Congress         is trying             to micro-manage                       agencies.             But effective,
persistent           oversight,               designed               to hold         agency        officials
accountable           for      carrying              out          their      own plans            is not       micro-

    GAO will            continue          to assist           the Congress                 in its      oversight
    efforts.                Through       our     program        results            reviews,          we will         continue
    to provide               Congress           with      reliable          information    on how agency
    programs           are carried               out.        Through         consultations    with
    congressional                   committees,            we will          continue              to plan     our work           so
    that       we can provide                  our      evaluations            in a timely             manner.            Our
    goal       is to develop                  strategic        work         plans         in all      our     issue       areas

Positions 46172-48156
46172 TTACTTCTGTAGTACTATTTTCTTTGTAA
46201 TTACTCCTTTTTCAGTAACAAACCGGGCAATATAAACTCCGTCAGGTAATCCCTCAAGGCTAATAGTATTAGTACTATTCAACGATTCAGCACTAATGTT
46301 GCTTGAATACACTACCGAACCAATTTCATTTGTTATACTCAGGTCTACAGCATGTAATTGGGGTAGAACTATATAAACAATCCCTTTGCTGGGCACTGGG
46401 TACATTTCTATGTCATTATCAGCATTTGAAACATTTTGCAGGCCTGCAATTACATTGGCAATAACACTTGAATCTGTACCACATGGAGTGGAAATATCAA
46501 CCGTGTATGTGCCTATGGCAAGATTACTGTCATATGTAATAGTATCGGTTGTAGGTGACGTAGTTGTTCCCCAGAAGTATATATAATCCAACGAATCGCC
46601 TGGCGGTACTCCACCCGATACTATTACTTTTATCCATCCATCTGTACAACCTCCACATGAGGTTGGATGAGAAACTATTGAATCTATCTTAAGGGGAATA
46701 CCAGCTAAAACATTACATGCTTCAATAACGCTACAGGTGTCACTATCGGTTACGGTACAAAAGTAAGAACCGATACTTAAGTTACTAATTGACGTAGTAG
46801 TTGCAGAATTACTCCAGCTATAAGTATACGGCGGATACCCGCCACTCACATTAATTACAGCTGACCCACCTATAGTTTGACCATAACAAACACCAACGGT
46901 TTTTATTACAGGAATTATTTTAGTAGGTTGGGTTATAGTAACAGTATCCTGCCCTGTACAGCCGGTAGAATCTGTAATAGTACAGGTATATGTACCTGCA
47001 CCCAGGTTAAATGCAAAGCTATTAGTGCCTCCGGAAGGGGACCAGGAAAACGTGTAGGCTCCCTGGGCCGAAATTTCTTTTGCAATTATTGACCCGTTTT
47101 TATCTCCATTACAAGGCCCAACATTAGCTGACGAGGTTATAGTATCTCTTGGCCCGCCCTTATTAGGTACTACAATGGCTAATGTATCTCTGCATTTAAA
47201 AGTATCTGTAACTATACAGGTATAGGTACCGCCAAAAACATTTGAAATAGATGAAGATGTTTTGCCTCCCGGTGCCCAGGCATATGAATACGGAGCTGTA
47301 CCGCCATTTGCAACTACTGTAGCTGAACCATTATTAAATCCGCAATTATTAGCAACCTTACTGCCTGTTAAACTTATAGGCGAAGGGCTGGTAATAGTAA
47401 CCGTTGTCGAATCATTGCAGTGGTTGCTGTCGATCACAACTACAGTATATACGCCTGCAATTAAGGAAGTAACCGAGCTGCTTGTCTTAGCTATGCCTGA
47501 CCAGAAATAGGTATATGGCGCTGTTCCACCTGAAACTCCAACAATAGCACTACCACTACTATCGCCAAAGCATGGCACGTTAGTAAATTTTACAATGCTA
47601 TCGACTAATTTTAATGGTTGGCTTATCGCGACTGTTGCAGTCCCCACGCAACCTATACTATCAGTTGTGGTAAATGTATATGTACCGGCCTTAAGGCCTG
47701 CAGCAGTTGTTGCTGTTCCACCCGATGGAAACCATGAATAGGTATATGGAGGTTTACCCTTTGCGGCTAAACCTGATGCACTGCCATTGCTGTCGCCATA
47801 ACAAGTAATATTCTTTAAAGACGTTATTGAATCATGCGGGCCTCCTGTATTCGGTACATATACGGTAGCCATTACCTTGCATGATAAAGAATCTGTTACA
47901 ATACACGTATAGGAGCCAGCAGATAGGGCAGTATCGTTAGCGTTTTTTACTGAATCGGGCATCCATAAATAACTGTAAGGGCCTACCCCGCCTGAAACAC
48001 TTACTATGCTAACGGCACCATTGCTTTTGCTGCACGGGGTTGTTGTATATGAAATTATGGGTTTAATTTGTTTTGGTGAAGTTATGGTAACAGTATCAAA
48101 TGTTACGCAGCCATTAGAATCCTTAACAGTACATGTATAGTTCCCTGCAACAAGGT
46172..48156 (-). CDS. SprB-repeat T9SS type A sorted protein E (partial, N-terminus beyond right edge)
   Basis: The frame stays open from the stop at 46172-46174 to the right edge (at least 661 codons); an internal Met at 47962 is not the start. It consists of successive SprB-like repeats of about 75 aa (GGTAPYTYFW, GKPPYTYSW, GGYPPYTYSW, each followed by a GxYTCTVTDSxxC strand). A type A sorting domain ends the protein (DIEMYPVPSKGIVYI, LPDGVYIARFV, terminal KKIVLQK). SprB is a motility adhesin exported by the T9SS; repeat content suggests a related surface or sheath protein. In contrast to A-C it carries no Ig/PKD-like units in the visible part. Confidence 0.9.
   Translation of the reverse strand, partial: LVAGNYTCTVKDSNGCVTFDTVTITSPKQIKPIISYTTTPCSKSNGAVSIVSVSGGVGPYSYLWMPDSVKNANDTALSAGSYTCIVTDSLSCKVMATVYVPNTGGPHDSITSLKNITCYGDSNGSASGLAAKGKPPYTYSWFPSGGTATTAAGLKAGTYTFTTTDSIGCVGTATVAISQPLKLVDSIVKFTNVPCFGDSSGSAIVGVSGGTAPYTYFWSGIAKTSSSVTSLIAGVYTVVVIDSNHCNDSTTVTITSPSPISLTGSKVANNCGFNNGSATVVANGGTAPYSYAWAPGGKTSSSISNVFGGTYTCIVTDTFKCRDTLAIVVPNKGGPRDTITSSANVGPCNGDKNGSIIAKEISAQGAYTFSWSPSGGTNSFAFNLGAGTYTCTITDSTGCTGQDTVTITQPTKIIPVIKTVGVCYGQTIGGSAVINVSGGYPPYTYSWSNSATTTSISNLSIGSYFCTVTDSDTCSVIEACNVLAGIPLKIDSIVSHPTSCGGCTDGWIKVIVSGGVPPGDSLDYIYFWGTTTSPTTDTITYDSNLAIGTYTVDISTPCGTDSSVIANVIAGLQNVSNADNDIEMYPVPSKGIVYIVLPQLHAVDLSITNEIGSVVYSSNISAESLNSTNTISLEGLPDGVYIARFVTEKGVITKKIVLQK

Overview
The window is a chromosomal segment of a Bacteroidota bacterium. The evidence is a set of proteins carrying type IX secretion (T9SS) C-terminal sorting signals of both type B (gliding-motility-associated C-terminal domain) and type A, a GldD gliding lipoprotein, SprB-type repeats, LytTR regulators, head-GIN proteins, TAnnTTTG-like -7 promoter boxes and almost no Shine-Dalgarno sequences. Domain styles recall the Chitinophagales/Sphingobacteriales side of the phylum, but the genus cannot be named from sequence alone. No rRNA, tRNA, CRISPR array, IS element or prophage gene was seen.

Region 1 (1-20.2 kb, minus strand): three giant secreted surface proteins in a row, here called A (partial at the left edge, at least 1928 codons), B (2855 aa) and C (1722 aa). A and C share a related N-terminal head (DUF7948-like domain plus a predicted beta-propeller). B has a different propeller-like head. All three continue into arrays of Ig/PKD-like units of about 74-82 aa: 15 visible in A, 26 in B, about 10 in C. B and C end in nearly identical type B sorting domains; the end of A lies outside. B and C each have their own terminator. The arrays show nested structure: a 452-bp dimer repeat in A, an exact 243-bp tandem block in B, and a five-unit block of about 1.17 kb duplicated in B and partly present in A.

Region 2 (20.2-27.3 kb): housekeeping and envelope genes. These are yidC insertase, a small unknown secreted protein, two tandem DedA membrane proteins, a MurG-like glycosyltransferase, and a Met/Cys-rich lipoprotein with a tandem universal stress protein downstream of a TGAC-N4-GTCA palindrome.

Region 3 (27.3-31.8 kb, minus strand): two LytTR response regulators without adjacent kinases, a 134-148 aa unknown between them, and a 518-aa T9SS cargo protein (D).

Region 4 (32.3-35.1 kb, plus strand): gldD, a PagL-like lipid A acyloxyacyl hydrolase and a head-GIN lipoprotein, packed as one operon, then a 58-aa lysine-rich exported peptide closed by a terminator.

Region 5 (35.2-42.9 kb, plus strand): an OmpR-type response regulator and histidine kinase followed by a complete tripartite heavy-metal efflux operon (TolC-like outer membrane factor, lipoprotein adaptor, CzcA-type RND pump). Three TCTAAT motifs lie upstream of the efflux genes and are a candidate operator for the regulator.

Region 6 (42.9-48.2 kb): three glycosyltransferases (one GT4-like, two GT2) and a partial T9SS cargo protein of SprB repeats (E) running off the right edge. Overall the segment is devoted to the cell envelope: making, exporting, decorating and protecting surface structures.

that       will         reflect       the     key issues            and concerns                 of the      Congress.
    That       way the             information            we provide           can be most             useful         in the
    legislative                process.           Constant           dialogue            between       us and the
    committees               is thus          essential         is we are               to be responsive.

    Our work at HUD demonstrates                                the     role        congressional               concerns          play
    in our work plans.                         Consistent            with      congressional                 interest,           we
    are    placing            more      emphasis           on a range              of    issues       surrounding
    housing           for         the elderly,            including          the        need for       improved
    integration                of housing              and health           care        services       for     the       low-
    income        elderly.              Our work           on the       impacts            of making          changes           to the
    criteria           used by the               Federal       Fousing             Administration               to insure
    single        family            housing       loans       responds             to congressional                  interest         in
    receiving               our analysis             of    strategies           such as easing                 down payment
    requirements,                   raising       FHA loan           ceiling            limits,       and making